Scott Roeder, who is being held in a Wichita jail as a person of interest in the murder of Dr. George Tiller, is widely known for his anti-abortion zealotry. Less understood is his connection to the so-called Christian common law courts and the militia movement. In the mid-1990s, Roeder associated regularly with both Kansas militiamen and he declared him self a "sovereign" citizen, immune from the responsibilities of paying taxes or driving with a registered license plate.
The notion of "organic sovereigns" was first promoted by the Posse Comitatus, best known for its tax protest politics, but imbued also with the racist and anti-Semitic ideology known as Christian Identity. According to this doctrine, Jews are satanic creatures and people of color are less-than-fully human. And the Posse found a number of devoted followers in Kansas. At an August 1983 outdoor meeting in Cheney Lake State Park, farmers mixed with Wichita residents who believed that white Christians who renounced their ties with the "Zionist-controlled" government were "sovereigns." Their rights trumped those they declared to be "Fourteenth Amendment" citizens -- meaning people of color and non-Christians. It was an arcane theory which promoters sometimes used to justify tax protest, embezzlement and larceny. But its central tenets placed it at the heart of the white nationalist movement, which contended that the United States was, or should be, a white Christian republic rather than a multi-racial democracy.
These ideas reached their apotheosis in the mid-1990s, when a group calling itself the Freemen, set up an armed encampment on a farmstead in Montana. A noticeable nest of Freemen had established itself in Kansas, and authorities noted Roeder's association with the Freemen at that time. After the Montana group surrendered in 1996, this particular iteration of white nationalism was pushed aside as other forms, some more openly national socialist in their orientation, took its place at the front of the movement.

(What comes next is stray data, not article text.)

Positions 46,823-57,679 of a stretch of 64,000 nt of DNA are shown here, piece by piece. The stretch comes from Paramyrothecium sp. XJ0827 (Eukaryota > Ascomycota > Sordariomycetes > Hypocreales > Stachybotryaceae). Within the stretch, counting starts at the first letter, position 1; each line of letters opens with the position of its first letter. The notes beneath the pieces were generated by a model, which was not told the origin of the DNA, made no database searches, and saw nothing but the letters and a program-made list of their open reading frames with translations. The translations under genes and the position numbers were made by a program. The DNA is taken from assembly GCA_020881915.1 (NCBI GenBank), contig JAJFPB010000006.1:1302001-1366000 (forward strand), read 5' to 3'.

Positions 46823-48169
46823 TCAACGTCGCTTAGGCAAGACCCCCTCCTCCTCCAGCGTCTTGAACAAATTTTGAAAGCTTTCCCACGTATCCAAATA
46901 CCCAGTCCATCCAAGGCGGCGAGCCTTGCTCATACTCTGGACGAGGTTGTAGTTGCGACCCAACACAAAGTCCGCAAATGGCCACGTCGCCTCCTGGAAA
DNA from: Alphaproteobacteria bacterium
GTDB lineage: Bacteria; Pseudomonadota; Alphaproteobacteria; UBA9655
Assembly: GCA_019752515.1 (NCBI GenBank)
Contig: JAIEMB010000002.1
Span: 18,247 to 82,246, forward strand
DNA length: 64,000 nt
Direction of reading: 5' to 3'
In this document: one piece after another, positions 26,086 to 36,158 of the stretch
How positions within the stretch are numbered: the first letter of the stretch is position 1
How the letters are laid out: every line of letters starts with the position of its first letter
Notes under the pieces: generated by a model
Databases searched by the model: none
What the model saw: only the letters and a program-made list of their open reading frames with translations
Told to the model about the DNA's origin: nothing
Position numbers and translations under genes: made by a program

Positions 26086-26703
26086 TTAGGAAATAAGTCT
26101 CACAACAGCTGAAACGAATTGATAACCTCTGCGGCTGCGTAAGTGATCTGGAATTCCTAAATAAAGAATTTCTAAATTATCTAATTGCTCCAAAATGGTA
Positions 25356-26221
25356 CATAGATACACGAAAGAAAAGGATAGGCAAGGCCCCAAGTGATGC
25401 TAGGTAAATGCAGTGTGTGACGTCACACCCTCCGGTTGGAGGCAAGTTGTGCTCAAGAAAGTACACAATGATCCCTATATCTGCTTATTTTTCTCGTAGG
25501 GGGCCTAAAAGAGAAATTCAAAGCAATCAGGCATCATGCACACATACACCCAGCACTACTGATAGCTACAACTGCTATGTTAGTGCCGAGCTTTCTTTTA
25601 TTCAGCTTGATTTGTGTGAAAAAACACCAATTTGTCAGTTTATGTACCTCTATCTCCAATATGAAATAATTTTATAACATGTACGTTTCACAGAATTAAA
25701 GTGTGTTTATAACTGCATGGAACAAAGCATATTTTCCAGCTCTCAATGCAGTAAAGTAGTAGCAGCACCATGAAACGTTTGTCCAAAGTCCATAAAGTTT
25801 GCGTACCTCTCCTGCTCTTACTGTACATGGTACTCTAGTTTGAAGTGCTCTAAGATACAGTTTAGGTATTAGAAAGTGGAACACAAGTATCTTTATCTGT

This white Christian notion of sovereign citizenship remained strong long enough to mix with the unhappy edges of anti-abortion activism in Kansas -- including those who had staged massive sit-ins in 1991, in an attempt to shut down Dr. Tiller's clinic. In August 1997, in the Topeka state capitol building, a former Tiller clinic protester named Paula Drake, who had married a Posse Comitatus farmer, ran a "Christian common law court" similar to those convened by the Freemen. Although Ms. Drake was the obvious force behind this meeting of twenty-five mostly middle-aged men, she insisted that her husband was actually running the program. The Bible commanded that women must serve men, she told an observer. The same ideas that once motivated her to protest Dr. Tiller inspired her to "indict" judges and other government officials in her "court."
The same confluence of white nationalism with anti-abortion zealotry showed its faced in the first murder of an abortion doctor, Dr. David Gunn, in 1993 in Pennsacola. In that instance the triggerman was a Joe Regular Guy named Michael Griffin. But Griffin was heavily influenced, indeed completely under the spell of a local leader named John Burt, who admitted that he was "very active" as a Klansman in St. Augustine in the 1960s. With Burt also, attacks on Dr. Gunn were of a piece with the racist violence of a previous era.
These are not simply isolated instances. Rather they represent the tip of a social movement that is completely alienated from the culture, society and government of the multi-racial, multi-ethnic American people. Their allegiance is to another set of laws and values, one in which the color of their skin is a badge of their national identity. Not all are violent, and many hope to someday win a following among a majority of white people and reclaim the country that they believe belongs to them alone.
The presidency of Barack Obama has not stilled their passions, nor was his nomination of Judge Sonia Sotomayor to the Supreme Court the only motivating factors in this killing. Something much whiter and more dangerous was let loose long before last November. And we have not heard the last of it.
Leonard Zeskind, a resident of Kansas City and a MacArthur Fellow,, is the author of Blood and Politics: The History of the White Nationalist Movement from the Margins to the Mainstream, published by Farrar Straus and Giroux in May 2009.